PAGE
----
Australian universities seek copyright law reform to enable MOOCsJanuary 10th, 2013 by Charis Palmer in Other Sciences / Other
Law reform is required to ensure Australian universities remain competitive say educators. Credit: Fernando Stankuns
Law reform is required to support innovation and enable Australian universities to compete with the rest of the world in online education, say leading Australian educators.
In their submissions to the Australian Law Reform Commission's review of copyright legislation, both Universities Australia and the University of Sydney argue the Copyright Act is holding back innovation in the tertiary education sector.
The sector is particularly concerned that current "fair dealing" provisions in the Copyright Act do not support the use of copyrighted material in the delivery of Massive Open Online Courses (MOOCs).
"The University supports copyright law reform that will foster new and innovative ways of providing education to a wider audience," wrote University of Sydney Vice-Chancellor Dr Michael Spence in the university's submission to the review.
"Of particular concern are the communication limits that restrict the ability to teach our students in a way that is fair in other jurisdictions," Dr Spence wrote.
Currently if a university faculty wishes to make a reasonable portion of a published work available online it can only do so if no other faculty has made part of the same work available.
"Such limitations make no sense today and impede the effective delivery of course materials to our students," Dr Spence wrote.
In its submission to the ALRC, Universities Australia says despite Australian universities paying more than $200 million a year to commercial publishers for access to academic journals, and $30 million for content delivery under statutory licences, none of this content can currently be used to deliver MOOCs.
This leaves Australian universities only able to offer course material developed within the university, putting them behind their US competitors that are able to include third-party content under fair use provisions of the US Copyright Act.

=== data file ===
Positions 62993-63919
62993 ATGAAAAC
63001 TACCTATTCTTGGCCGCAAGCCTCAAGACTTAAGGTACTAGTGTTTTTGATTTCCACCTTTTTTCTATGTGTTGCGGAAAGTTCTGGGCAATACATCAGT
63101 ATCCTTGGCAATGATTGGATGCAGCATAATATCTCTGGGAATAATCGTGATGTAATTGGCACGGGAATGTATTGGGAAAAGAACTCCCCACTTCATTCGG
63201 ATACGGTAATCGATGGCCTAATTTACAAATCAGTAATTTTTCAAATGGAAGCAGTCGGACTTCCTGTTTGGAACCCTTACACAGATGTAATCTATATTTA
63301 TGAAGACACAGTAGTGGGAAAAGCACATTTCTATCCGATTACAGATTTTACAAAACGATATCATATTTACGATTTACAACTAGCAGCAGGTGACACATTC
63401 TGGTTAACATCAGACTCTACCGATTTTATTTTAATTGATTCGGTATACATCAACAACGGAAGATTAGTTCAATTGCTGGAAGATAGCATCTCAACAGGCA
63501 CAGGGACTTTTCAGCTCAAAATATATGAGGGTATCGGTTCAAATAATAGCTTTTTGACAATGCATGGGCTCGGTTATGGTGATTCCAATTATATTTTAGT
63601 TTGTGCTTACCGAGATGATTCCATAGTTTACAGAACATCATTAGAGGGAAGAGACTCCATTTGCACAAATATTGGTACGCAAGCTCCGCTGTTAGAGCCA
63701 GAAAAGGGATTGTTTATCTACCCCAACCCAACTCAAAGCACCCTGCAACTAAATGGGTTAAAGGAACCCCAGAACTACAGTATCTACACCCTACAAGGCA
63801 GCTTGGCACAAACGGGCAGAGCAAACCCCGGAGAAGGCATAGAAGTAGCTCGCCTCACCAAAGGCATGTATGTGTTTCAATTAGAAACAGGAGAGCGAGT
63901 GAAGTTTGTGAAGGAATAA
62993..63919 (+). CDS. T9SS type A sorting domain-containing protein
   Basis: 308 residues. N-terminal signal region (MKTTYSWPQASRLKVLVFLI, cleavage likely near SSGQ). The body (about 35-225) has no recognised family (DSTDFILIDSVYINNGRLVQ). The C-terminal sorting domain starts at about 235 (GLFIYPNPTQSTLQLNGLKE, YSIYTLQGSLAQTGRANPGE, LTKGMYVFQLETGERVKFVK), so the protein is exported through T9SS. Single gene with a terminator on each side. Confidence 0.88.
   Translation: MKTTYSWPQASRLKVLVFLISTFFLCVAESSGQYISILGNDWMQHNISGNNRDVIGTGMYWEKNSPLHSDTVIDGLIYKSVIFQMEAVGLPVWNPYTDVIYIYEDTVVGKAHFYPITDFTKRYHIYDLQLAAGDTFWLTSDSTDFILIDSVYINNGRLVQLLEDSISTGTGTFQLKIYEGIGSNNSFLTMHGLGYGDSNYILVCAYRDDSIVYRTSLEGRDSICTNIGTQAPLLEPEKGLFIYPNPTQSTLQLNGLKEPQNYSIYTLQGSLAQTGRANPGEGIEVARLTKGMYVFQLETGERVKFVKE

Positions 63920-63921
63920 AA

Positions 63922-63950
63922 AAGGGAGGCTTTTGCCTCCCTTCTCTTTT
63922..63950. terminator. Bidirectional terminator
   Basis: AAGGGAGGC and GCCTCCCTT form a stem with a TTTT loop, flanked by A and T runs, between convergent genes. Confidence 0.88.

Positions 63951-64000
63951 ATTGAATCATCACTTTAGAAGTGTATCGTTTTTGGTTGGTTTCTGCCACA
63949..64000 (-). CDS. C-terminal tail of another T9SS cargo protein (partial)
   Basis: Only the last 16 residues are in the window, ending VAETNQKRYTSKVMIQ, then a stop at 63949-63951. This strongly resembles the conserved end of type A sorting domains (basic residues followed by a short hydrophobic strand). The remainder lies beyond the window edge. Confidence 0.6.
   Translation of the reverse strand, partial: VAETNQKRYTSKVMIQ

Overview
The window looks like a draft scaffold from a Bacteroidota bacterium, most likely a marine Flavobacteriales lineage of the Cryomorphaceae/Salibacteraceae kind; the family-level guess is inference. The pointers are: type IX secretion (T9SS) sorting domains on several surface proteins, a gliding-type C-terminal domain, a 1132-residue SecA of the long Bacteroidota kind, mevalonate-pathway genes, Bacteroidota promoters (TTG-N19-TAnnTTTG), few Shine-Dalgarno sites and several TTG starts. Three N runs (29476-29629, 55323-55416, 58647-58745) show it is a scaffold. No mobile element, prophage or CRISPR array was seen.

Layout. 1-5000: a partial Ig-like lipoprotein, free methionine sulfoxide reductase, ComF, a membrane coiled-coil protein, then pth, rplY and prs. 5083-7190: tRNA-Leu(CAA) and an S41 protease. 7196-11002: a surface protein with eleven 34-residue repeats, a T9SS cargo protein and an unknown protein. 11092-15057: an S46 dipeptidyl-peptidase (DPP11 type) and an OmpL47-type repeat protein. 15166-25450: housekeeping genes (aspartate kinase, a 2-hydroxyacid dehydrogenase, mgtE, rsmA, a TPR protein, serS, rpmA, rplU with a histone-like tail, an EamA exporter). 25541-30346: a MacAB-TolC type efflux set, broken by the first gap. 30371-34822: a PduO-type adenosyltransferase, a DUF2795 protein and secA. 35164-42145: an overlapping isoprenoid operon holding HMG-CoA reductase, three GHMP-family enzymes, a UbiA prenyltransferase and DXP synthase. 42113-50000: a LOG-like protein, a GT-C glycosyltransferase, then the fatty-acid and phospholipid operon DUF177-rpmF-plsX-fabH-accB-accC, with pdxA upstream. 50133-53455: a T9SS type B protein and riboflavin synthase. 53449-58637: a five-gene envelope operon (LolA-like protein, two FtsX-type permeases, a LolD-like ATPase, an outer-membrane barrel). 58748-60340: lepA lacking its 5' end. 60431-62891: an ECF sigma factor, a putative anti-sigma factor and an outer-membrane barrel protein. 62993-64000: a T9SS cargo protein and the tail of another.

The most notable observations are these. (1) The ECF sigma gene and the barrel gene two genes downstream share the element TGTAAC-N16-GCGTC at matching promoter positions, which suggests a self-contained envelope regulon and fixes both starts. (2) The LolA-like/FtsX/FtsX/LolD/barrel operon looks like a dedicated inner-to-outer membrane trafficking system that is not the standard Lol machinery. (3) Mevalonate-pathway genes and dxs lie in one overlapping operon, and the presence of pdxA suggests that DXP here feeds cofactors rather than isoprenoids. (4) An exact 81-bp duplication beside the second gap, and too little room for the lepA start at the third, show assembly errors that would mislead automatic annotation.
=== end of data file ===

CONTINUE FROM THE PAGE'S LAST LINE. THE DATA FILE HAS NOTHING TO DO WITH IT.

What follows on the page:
As a result, the perception that a MOOC is just a cut down version of an existing course is only likely to be magnified in Australia, said Derek Whitehead, university copyright officer at Swinburne University of Technology, and chair of the Australian Digital Alliance.
And the existing exceptions in the Australian Copyright Act do little to help.
"The list of specific exceptions in Australian copyright legislation is over 10 pages long. We have specific exceptions for specific cases and it's nowhere near as flexible as the US system," Mr Whitehead said.
The education sector is now likely to face a stand-off with copyright owners as the ALRC gets closer to delivering its recommendations to the government in November.
"There is a broad group loosely in favour of introducing a broad fair use exception into Australian copyright law", Mr Whitehead said. "The Australian Digital Alliance, the education industry and the big internet companies are all loosely in favour of a fair use exception, as are others."
However those with major interests in copyright ownership may see it differently.
"Even though copyright owner interests are often based in the US, they're not necessarily in favour of extending fair use regimes to other countries," Mr Whitehead said.
Deakin University is one institution currently working within the bounds of the Australian Copyright Act as it develops a range of MOOCs
"At present most content is directed at enrolled students who have a clear university affiliation. This means the content created in a course/unit is controlled, usually through a learning management system," said Deakin University Vice-Chancellor Jane den Hollander.
"A difficulty may arise when universities create a MOOC by opening to the public a course or unit that was previously only intended for a closed group of students who would be the intended users of any intended content, including that provided under licence."
Professor den Hollander said Deakin is planning to create a new MOOC that has as an original intent exposure to anyone who wishes to do it, not just fee paying Deakin enrolled students.
"This means working from within the limitation of the Act from the start and of course using open educational resources wherever possible, as well as generating our own materials for which we own the copyright."
The University of Melbourne already offers a small number of MOOCs via Coursera.
To do so, the university uses content that it has created as well as open licensed content, such as Creative Commons material, or material for which it has obtained a license.
However Helen Thomson, manager of the University Copyright Office, said the statutory licences the university would normally rely on to use third party content do not apply to MOOCs, so it has had to find alternatives.
"Obtaining individual licenses for content is resource intensive and time consuming so it is not effective when dealing with large amounts of content," Ms Thomson said.
She added that the university would like to see more flexibility in the Copyright Act, with current Australian copyright law meaning the university ran the risk of being one step behind when adopting and using innovative new technologies.
"The flexibility of fair use means the US can more easily take advantage of new opportunities to deliver online content."
Provided by The Conversation
This story is published courtesy of the The Conversation (under Creative Commons-Attribution/No derivatives).
"Australian universities seek copyright law reform to enable MOOCs." January 10th, 2013. http://phys.org/news/2013-01-australian-universities-copyright-law-reform.html